You say that you telling her isn't helping, she sounds like she's depressed (it's called situational depression, means it's VERY reality based reasons to be depressed) as well as lot of other imbalances in the body.  And if you ask us for info, you may have more things to suggest to her, but she still will probably be resistant to the help.

My vote, as someone who has been there (and sometimes still IS there) is she needs professional help, which would leave you with the role of comforting husband. She needs that too.  It rarely works to have a spouse do both.  It just puts you in a bad place too, when she needs comforting, she feels nagged.

I don't know what she will consider useful help, personally I'd say a mix of good chiropractor, naturopath and neurologist.  The body exhaustion and imbalances in her body would be in naturopath territory, a neurologist will probably want to do surgery, that may or may not be best, a chiro can possibly help keep it down to more tolerable. Neck damage is hellish, it's one of the most frustrating pains, as it affects the whole body.

I send you both good wishes....  
 
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As someone who usually does sleep well, but has suffered from bouts of insomnia, as well as back and muscular pain, I feel her.

On a physical level, I find daily yoga shortly before sleep helps a lot. Releasing the muscular tension before lying down helps me fall asleep faster, and I don't wake from the pain so early.

We also have a second "bed" in our room, for when I'm struggling. Changing to a different surface in the middle of the night helps. Our bed is probably a bit soft to be ideal, but switching to my buckwheat hull mattress on the floor does help me resettle during a bad night.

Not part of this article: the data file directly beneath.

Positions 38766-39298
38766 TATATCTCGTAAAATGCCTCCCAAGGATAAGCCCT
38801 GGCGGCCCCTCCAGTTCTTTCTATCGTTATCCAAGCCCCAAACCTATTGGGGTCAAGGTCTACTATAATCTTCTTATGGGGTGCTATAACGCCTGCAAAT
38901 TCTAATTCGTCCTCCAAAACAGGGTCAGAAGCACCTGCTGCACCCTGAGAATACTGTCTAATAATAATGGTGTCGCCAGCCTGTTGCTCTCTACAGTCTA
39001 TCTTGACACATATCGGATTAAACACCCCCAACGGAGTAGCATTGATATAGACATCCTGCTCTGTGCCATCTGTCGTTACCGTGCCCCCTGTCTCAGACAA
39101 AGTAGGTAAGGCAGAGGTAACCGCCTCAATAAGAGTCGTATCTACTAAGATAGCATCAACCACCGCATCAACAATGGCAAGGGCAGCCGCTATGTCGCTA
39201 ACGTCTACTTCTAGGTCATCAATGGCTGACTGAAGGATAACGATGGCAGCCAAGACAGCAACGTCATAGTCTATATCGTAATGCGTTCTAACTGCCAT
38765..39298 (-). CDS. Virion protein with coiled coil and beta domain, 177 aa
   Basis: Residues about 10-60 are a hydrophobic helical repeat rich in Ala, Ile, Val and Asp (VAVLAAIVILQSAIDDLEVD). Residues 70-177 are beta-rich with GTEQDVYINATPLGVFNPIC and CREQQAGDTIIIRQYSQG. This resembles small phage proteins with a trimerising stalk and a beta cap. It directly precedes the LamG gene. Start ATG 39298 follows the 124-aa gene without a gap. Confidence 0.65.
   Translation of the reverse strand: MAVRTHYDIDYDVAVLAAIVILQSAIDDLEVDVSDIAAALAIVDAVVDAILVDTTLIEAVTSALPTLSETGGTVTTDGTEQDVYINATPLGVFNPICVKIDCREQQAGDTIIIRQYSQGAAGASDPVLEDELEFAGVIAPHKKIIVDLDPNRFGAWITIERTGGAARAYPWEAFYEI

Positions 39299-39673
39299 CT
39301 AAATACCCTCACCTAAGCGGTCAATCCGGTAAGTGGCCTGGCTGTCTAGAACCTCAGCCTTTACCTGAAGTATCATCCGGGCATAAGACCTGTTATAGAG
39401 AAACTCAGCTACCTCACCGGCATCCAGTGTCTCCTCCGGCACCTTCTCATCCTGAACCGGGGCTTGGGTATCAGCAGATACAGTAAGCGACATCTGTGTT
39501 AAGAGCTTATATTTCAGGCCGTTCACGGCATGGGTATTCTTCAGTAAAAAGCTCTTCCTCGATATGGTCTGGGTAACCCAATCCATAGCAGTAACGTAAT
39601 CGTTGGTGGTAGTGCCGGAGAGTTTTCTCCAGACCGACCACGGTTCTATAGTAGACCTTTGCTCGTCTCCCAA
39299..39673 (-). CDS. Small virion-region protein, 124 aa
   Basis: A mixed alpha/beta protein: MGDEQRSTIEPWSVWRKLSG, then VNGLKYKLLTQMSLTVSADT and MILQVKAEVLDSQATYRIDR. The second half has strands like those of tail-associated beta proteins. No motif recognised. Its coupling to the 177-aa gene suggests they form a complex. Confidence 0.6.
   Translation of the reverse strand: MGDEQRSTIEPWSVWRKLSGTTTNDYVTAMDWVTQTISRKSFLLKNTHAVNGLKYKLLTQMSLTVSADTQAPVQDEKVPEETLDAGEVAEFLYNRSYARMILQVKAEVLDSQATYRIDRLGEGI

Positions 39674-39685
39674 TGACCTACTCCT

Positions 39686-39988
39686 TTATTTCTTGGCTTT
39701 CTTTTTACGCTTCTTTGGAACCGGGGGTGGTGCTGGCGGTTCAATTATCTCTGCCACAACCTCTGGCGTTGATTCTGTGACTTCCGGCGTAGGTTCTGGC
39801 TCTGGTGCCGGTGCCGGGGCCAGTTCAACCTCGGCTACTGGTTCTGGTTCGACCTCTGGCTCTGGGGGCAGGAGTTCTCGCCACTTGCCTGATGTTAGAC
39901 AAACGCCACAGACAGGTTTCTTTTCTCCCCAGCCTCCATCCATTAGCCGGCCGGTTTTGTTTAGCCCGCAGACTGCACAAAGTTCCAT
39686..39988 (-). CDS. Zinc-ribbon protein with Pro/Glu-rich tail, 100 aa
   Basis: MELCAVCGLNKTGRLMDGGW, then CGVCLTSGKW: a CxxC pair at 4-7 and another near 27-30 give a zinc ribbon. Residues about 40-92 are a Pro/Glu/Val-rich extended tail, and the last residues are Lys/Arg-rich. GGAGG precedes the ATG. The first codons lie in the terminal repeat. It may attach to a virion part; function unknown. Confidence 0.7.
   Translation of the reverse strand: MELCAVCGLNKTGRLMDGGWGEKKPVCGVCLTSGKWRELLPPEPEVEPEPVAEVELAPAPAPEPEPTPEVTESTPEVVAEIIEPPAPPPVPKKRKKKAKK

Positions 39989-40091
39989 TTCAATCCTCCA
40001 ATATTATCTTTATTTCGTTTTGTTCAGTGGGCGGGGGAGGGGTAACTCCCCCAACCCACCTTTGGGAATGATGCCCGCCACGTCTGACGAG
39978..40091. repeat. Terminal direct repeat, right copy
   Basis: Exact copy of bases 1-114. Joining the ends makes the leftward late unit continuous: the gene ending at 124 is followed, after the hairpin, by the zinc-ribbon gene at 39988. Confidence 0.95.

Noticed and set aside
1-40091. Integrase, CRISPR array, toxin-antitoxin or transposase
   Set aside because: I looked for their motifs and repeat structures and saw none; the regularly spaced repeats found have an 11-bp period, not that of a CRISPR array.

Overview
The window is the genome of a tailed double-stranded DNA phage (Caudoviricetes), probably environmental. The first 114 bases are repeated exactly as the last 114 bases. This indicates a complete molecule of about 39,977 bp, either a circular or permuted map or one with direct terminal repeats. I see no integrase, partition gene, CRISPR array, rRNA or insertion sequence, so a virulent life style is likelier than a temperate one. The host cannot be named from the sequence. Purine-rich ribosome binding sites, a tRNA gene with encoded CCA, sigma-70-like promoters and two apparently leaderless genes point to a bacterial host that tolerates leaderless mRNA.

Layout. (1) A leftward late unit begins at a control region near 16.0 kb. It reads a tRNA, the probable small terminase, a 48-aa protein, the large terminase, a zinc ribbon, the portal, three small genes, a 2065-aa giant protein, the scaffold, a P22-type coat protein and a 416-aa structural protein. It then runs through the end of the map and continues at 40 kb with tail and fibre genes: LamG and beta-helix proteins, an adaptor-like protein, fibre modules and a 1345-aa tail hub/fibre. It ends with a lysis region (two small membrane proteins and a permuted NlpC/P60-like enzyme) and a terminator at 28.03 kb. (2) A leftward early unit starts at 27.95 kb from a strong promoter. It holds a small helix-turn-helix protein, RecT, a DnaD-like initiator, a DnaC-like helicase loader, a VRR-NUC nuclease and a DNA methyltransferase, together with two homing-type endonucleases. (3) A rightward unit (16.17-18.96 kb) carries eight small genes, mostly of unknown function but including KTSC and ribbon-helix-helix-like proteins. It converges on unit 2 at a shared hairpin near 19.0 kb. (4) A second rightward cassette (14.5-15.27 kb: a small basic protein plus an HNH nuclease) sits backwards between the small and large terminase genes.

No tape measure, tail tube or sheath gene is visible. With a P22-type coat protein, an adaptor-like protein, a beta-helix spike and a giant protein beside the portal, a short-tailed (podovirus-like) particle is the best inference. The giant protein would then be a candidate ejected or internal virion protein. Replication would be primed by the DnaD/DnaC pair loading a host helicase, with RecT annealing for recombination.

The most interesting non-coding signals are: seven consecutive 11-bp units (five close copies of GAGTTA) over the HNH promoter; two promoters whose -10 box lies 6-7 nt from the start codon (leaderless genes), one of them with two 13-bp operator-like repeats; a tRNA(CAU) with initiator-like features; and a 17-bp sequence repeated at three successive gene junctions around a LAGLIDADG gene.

BUT all of these things are hard to face when you are already bone achingly weary.

The solution that worked for me once or twice when it got really bad was to see my doctor and get a short run (7 days) or prescription sleeping pills.  A few nights of really solid sleep really helped me regain the energy needed to face making changes again.

____

On another level, a good friend of mine is a lifelong insomniac. She fought it for years, but ended up simply giving in and is much happier for it. Typically she sleeps for a few hours in the evening, wakes for a bit after midnight. Where she would have used to stay in bed feeling frustrated and angry, she learned to get up and use the time. She did her laundry, household chores, played computer games etc... then went back to bed for a few hours before dawn. She was still tired, but less frustrated and angry. And eventually she also got the hang of having a strategic nap in the afternoon.

Human beings are wildly varied, and some people are simply not suited to sleeping through the night. In our ancestors they would probably have been highly valued. SOMEONE has to feed the fire at 4am to stop the wolves attacking.
 
gardener